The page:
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Negro League scores are now in MLB's record books, a 'triumphant' story for Kansas City museum

Negro Leagues players like Josh Gibson, left statue, and Martín Dihigo, right, are among the more than 2,300 new additions to the official MLB record books.
Noah Taborda
KCUR 89.3
Negro Leagues players like Josh Gibson, left statue, and Martín Dihigo, right, are among the more than 2,300 new additions to the official MLB record books.

Major League Baseball's record books were officially updated Wednesday to include Negro Leaguers who played in one of seven leagues from 1920 to 1948.

The statistics of more than 2,300 Negro League baseball players shut out of Major League Baseball are now reflected in official record books.

Kansas City Negro Leagues Baseball Museum president Bob Kendrick said the newly integrated books can be a gateway to understanding an era not only of segregation but also of perseverance.

The statistical changes come after four years of research spurred by a 2020 MLB decision to officially recognize Negro Leagues players as major-league caliber. That year — the 100th anniversary of the Negro Leagues — was marked by protests against racial injustice.

Kendrick said statistical integration is another chapter in that story.

“This is the story of America at her worst but also at her triumphant best,” he said. “While America was trying to prevent them from sharing the joys of her so-called national pastime, the American spirit allowed them to persevere. What's not to love about that kind of story?”

The seven Negro leagues were home to 35 players already enshrined in the National Baseball Hall of Fame. Players like Satchel Paige, who some say is the greatest pitcher ever, and Josh Gibson, arguably the best power hitter in the sport’s history, will jump to or near the top of different statistical categories.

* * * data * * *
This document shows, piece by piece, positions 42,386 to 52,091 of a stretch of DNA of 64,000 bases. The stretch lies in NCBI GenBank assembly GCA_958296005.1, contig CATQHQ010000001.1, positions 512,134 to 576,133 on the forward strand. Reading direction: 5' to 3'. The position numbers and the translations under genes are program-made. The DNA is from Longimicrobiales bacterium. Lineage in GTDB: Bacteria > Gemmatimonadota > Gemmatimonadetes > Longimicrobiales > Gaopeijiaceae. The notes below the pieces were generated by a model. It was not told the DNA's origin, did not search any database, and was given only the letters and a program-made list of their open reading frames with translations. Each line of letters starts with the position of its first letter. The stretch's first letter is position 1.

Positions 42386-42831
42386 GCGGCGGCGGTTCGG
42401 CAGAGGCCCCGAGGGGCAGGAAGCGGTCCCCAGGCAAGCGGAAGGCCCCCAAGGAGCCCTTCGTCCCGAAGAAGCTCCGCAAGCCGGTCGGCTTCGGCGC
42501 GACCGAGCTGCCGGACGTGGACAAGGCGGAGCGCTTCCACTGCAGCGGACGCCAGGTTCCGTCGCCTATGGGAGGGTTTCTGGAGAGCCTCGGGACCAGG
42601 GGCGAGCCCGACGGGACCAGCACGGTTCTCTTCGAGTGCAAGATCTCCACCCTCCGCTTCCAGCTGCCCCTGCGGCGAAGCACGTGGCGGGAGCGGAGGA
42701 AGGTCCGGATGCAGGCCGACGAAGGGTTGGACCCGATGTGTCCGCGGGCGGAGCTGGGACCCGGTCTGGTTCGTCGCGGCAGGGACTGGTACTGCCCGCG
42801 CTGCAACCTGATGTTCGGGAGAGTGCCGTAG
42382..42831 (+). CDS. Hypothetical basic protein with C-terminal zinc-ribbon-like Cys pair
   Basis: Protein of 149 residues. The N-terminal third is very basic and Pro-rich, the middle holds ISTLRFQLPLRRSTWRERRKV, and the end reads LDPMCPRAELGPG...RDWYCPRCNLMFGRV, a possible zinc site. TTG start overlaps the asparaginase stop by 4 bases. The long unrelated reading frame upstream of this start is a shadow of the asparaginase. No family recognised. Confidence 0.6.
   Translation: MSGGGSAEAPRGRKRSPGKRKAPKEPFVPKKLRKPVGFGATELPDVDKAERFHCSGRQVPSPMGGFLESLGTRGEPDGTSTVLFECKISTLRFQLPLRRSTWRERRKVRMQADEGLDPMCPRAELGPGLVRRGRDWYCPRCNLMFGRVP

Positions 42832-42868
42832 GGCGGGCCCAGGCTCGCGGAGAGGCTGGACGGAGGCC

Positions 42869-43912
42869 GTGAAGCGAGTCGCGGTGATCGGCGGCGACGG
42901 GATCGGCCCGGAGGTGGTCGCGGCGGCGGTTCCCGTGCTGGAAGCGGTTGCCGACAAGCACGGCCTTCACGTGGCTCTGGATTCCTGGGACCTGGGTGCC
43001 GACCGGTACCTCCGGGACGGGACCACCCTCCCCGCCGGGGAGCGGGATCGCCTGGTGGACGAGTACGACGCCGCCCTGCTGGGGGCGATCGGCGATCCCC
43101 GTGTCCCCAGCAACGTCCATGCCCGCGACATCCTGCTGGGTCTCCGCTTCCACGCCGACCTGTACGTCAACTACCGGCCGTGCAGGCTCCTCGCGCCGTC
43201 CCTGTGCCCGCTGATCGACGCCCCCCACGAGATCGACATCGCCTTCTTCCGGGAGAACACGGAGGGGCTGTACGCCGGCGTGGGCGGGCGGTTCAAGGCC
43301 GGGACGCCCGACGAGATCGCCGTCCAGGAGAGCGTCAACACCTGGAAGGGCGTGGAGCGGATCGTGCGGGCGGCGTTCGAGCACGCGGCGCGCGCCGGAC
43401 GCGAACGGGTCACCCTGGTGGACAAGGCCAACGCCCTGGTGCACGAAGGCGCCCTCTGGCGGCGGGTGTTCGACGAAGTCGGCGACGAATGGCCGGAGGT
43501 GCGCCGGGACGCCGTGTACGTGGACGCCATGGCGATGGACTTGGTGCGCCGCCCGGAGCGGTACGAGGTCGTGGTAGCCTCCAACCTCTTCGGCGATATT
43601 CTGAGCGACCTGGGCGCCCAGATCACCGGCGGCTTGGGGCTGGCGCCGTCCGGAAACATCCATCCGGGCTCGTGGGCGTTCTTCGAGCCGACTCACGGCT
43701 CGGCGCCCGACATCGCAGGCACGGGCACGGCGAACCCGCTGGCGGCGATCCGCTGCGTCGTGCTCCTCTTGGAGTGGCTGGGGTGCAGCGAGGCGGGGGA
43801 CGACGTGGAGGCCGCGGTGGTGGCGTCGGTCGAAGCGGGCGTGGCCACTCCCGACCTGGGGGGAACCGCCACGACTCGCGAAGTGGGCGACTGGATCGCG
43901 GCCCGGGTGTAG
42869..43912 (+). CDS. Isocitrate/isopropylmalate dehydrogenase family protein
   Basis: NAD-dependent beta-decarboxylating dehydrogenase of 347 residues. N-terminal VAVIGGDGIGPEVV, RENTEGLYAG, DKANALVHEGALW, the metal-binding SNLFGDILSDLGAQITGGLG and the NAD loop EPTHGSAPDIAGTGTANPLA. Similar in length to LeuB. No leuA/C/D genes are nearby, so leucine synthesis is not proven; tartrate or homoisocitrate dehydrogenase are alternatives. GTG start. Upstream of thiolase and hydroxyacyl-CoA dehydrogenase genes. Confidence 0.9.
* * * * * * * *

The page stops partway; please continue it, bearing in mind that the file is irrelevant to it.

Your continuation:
Gibson is now the MLB’s all-time career leader in batting average, slugging percentage and on-base plus slugging percentage, and holds the single-season record in all three categories. He leapfrogs legends like Ty Cobb and Babe Ruth.

Some other well-known stars like Willie Mays and Minnie Miñoso, who would go on to play in the MLB, will have statistics from their time in the Negro Leagues added to their existing totals.

Kendrick said the move could also draw attention to less well-known players who are just as deserving.

“Sometimes it takes these kinds of efforts that will hopefully open the minds, hearts and the imaginations of those who will eventually want to learn more about the history of the Negro Leagues,” Kendrick said.

When announcing the decision to recognize Negro League baseball players on an even playing field, the MLB said it was “correcting a longtime oversight.” In the 1960s, MLB leaders met to discuss what past professional leagues would be recognized in the record books but did not even discuss the Negro Leagues.

The MLB says Negro League records for the window are now about 75% complete, which means there could be more updates to record books if more verifiable information comes to light.

"All of us who love baseball have long known that the Negro Leagues produced many of our game's finest players, innovations and triumphs against the backdrop of injustice," MLB Commissioner Robert Manfred said in a statement announcing the efforts in 2020.

Copyright 2024 KCUR 89.3

Noah Taborda is a Sports Broadcasting Journalism major who hopped on the short flight from Chicago to hone his trade at the University of Missouri. He hopes to cover a meaningful moment or two in his future career.